Ursula Schulz-Dornburg: Austromancy

Oct 8, 2022 – Jan 7, 2023

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Ursula Schulz-Dornburg: Austromancy

Oct 8, 2022 – Jan 7, 2023

Gallery Luisotti is pleased to announce Austromancy, its third solo exhibition with German photographer Ursula Schulz-Dornburg, on view from October 8, 2022 – January 7, 2023. The show probes man’s place in the cosmos by juxtaposing photographs of three motifs: the winds colliding with Mount Ararat; futurist, yet abandoned structures in Kronstadt, Russia; and the intensely magnified crust of the moon.

Austromancy is the lost art of reading man’s fortune from the shape of the clouds and the speed of the wind. Long before the invention of modern-day meteorology, which uses barometric readings and temperatures in faraway places to calculate the probabilities of specific weather conditions, soothsayers from the Kingdom of Urartu (9th – 6th centuries BCE) attempted to decipher the skies above Mount Ararat. During her first trip to Armenia in 2006, Schulz-Dornburg learned about this clairvoyant practice and a corresponding ancient lexicon for the region’s various winds.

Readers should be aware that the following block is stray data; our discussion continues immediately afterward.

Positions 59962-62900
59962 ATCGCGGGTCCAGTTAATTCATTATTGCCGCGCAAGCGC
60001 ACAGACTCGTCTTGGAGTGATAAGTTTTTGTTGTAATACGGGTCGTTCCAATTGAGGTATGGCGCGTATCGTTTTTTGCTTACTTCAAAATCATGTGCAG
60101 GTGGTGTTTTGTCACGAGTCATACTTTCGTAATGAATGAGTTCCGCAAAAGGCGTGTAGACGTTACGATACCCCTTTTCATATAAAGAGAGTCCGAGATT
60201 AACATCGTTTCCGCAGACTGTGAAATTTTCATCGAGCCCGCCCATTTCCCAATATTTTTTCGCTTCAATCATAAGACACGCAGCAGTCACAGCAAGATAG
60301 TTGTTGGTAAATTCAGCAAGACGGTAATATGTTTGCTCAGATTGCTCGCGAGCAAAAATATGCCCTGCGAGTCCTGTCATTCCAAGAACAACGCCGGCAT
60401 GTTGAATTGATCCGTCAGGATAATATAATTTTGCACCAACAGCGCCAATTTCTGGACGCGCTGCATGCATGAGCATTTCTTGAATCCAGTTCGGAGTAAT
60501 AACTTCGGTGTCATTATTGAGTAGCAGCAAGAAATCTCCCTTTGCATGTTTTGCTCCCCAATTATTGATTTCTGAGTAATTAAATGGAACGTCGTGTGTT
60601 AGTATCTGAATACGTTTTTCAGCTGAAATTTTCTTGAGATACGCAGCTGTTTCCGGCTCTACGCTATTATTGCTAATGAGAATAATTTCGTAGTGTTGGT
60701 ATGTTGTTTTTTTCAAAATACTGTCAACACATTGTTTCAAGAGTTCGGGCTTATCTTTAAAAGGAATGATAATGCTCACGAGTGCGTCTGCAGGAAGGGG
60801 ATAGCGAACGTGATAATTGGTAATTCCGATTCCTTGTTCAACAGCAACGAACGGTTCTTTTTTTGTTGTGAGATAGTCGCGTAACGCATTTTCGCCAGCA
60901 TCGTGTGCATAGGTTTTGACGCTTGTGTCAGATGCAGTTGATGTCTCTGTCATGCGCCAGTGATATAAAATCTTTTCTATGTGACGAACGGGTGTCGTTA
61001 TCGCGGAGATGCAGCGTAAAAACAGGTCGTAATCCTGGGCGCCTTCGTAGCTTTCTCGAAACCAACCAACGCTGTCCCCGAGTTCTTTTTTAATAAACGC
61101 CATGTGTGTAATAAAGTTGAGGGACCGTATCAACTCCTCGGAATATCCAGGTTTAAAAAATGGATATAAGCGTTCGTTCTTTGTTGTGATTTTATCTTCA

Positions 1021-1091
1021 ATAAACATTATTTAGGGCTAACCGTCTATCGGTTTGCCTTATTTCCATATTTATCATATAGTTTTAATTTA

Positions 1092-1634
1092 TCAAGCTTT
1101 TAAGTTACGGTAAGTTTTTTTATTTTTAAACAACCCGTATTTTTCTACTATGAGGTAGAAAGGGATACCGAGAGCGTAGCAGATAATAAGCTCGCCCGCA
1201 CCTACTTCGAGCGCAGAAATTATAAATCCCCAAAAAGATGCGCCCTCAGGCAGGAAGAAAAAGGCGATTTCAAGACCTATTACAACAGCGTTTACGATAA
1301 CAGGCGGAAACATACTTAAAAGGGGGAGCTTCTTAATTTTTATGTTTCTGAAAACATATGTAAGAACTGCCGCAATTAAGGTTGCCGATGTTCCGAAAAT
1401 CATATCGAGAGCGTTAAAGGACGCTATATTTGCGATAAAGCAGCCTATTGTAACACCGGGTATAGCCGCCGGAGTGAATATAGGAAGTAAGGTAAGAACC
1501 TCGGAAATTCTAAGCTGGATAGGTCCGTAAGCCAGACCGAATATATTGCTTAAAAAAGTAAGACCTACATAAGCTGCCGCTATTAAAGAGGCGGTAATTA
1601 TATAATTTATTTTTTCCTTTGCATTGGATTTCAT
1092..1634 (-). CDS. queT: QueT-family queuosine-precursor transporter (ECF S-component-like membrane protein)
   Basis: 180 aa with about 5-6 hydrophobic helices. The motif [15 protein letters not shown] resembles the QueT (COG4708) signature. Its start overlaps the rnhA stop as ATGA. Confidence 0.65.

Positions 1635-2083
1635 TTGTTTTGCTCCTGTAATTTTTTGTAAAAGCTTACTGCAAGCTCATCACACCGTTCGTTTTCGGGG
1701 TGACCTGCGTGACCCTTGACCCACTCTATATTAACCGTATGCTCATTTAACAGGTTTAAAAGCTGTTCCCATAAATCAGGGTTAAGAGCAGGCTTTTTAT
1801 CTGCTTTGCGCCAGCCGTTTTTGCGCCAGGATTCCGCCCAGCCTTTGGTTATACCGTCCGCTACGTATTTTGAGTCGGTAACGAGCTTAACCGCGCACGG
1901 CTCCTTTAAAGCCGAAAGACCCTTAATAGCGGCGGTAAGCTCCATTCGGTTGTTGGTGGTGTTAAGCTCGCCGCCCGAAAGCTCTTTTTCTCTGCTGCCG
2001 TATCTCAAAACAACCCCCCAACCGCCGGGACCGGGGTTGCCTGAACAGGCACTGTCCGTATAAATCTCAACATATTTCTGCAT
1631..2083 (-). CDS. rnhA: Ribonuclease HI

These photographs of Ararat are from the artist’s second trip to the Khor Virap monastery in 2010. During the shoot, the mirror inside her Hasselblad camera unexpectedly stuck, cropping off the mountain’s wide, gradual base. Although she was initially dismayed by the pictures and relegated them to her archive, she now – over ten years later – welcomes their unintentional qualities. This is a shift from decipherment to happenstance, asking us to consider the role of chance in divination.

The images from Kronstadt are also a coincidence. Schulz-Dornburg was on her way to photograph the remainders of the Kursk submarine disaster when she discovered the steel vessels. Their geometric shapes and rigid skeletons recall the designs of Russian Constructivism, yet their function has strangely gone missing. The artist prefers to keep the true nature of the objects a secret, encouraging us, instead, to imagine how they could be ruins of an unknown civilization or objects from a distant planet.

While Little Ararat was heavy and grounded in the earlier photographs, the mountain now looks atmospheric, even galactic. This effect is reversed in the case of the lunar images. Without cues of scale, craters and canyons on the surface of the moon look microscopic, like the cross section of cells. On one hand, thick black fog descends surreptitiously like an oversized spaceship. On the other, an amoeba-like wrinkle squiggles across the frame. In her new show, Schulz-Dornburg explores the prehistory and future of civilization, finding some unexpected life forms along the way.